Turbulence in US Air Cargo Market
Cargo Trends March-April 2009
By Satish Jindel
The global and US economic crisis is not sparing the air cargo sector though the industry might not make news headlines. The US national unemployment rate is at a recent high of 8.1 percent and companies in the air cargo sector have contributed to this high rate with 15,000 job losses at DHL Express, 1,250 at Uti Worldwide, and similar small numbers at UPS and FedEx. Additional jobs would have been lost if UPS and FedEx had not implemented a salary freeze and reduction respectively.
Just as countries are faced with taking bold and immediate actions to deal with worsening local economy, the air cargo industry needs to do the same to manage the unprecedented decline in demand. Companies are reducing the workforce to control cost but industry capacity continues to exceed demand, causing rapid price erosion and decline in operating profits for strong carriers, losses for weak ones, and bankruptcy for the weakest.
While global economic malaise is reducing air cargo demand, industry pricing and margin problems are compounded by the inability of companies to reduce capacity at the same or faster pace. In the US, all transportation industry segments are operating at excess capacity. Airfreight operators and passenger airlines with fixed assets are in a more difficult situation.
According to IATA, the drop in demand (freight ton kilometers) continues to outpace the decline in capacity (available ton kilometers). In 2008, North American capacity grew by 3.4 percent while demand fell 1.9 percent. The imbalance was worse in December. While the North American air cargo capacity declined by 3.4 percent compared to December 2007, the demand plummeted by 22.2 percent. The situation persisted in January 2009 when North American airlines responded by cutting capacity by 3.6 percent from January 2008 levels, only to see the demand drop more than five times that with a decline of 19.3 percent.
For international lanes, airfreight revenues for shipments exported from North America declined 15.1 percent while imports into North America declined by 31 percent during the fourth quarter of 2008. Again, in January 2009, cargo at major world airports dropped 22 percent compared to same month in 2008. The recently published earnings by large freight forwarders confirm such industry-wide trends.
Expeditors International saw a 16.8 percent drop in airfreight revenue in the fourth quarter while it was up 5.6 percent for the full year 2008. The volume in Asia lanes was the worst with an 11 percent year-over-year decline. Yet, the company protected its gross profit margin as a result of its non-asset based operating model. Similarly, Kuehne and Nagel achieved a 2.1 percent increase in air cargo volumes in 2008 even with reduction in third quarter and negative growth in fourth quarter. EXPD and K+N performance in a declining market suggests that large freight forwarders could be gaining market share from competitors.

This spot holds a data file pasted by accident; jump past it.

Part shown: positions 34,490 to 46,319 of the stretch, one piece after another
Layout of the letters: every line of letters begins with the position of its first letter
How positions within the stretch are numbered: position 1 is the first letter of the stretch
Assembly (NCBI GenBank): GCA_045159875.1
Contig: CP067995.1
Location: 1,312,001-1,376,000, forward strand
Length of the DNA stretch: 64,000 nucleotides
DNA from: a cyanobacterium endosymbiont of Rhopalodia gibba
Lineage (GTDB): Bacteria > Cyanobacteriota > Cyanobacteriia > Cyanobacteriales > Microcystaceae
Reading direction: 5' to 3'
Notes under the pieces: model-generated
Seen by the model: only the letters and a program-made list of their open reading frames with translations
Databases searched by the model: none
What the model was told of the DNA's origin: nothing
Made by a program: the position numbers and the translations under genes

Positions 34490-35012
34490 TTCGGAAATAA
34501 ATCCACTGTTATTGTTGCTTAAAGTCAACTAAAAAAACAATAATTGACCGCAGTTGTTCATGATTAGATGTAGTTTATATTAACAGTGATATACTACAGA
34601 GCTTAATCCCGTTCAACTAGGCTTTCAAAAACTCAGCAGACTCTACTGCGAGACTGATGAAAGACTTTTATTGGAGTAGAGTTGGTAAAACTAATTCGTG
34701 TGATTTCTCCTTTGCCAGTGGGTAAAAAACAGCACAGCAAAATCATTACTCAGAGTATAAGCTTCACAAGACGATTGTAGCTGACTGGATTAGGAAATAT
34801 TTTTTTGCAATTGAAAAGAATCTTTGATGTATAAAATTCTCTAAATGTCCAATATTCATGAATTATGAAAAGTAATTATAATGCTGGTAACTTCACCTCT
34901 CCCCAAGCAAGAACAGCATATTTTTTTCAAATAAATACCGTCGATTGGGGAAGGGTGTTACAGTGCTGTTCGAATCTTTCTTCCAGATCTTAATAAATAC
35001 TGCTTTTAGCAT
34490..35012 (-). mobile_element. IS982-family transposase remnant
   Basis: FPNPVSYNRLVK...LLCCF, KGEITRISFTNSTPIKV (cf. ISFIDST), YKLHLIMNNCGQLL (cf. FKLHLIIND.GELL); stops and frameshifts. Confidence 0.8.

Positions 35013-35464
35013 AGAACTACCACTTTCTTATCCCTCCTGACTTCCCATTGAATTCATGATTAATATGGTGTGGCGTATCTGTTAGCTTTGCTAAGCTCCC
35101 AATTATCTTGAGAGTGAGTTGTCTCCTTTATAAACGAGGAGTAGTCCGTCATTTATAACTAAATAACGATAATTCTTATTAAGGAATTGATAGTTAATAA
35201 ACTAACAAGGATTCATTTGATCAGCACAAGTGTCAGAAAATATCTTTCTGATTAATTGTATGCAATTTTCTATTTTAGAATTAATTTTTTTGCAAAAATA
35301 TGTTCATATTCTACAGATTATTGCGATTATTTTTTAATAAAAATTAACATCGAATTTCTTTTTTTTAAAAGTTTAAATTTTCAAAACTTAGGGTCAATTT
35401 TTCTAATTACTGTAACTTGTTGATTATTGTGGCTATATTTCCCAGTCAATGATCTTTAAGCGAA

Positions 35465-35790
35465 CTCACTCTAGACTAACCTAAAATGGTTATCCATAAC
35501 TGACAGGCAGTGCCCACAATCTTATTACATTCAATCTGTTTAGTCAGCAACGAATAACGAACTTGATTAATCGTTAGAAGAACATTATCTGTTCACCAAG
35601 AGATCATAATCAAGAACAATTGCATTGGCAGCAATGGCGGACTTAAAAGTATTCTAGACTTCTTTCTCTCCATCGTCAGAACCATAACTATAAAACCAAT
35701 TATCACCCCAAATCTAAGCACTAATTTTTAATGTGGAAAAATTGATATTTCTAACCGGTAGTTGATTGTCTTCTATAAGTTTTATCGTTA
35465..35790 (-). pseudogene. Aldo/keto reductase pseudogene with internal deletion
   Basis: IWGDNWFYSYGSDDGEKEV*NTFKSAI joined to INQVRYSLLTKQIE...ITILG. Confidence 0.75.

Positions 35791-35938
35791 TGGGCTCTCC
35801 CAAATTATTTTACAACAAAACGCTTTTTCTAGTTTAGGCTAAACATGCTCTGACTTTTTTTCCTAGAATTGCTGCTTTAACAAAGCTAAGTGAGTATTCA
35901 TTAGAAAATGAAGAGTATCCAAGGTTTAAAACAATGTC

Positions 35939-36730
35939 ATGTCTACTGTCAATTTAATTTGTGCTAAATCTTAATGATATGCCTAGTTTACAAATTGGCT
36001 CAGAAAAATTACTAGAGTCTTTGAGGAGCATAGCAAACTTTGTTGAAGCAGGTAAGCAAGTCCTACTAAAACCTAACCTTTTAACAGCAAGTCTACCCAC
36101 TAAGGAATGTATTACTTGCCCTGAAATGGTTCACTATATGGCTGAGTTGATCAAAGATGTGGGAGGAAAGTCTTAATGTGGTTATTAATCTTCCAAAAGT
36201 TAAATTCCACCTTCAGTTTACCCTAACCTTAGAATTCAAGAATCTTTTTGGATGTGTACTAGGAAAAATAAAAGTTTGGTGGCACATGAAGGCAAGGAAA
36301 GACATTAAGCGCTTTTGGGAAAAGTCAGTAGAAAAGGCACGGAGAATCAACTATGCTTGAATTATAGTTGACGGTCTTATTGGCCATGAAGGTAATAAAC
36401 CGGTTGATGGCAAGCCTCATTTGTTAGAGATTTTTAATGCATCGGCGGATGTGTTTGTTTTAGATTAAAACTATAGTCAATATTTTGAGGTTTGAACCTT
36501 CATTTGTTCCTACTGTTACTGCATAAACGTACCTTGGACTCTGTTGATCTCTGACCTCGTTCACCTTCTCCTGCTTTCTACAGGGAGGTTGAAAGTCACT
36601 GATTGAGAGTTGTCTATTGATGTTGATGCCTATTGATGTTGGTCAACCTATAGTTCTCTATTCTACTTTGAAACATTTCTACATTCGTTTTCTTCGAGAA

The demand is dropping each month with no sign of improvement, suggesting that these are extra ordinary times for the industry requiring extra ordinary effort for survival and profitability. The economic collapse is occurring across the globe. The GDP rate of change in the fourth quarter of 2008 compared to same period a year ago is alarming. For the US, it was negative 6.2 percent compared to negative 0.2 percent, for China it dropped to a growth rate of 6.8 percent vs. 11.2 percent, and for India GDP was 5.3 percent vs. 8.9 percent.
Furthermore, the projected growth rates for U.S. GDP in the four quarters of 2009 are continually revised downward every month. As such, all industry segments will face further decline in tonnage and shipment count for foreseeable future. Such a drop in demand has raised expectations among shippers for further decline in pricing which will lead to lower margins for airfreight capacity providers.
On the government front, the transportation industry is getting minimal support to address its problems. In 2008, the US federal government gave the industry $100 million to deploy explosive detection equipment to meet the expanded air cargo-screening mandate from five to fifty percent that went into effect on February 1, 2009. Since this applies only to air cargo moved on passenger aircraft, such a mandate could shift shipments to DHL, FedEx, TNT and UPS.
The global express and parcel market has not escaped such challenges. UPS results for Q4, 2008 provide a grim assessment. Even with DHL's withdrawal from the US domestic market that caused a market share shift of about 1.2 million parcels per day, UPS and FedEx experienced a decline in average daily volume across all domestic and international services.
The solution to carriers' profitability lies in the basics - keep capacity in balance with demand. With executives of large publicly held companies unable to provide guidance for 2009, the industry needs to reduce capacity at a pace faster than the drop in demand to survive.
Satish Jindel is president of SJ Consulting Group, with offices in Pennsylvania, North Carolina and India.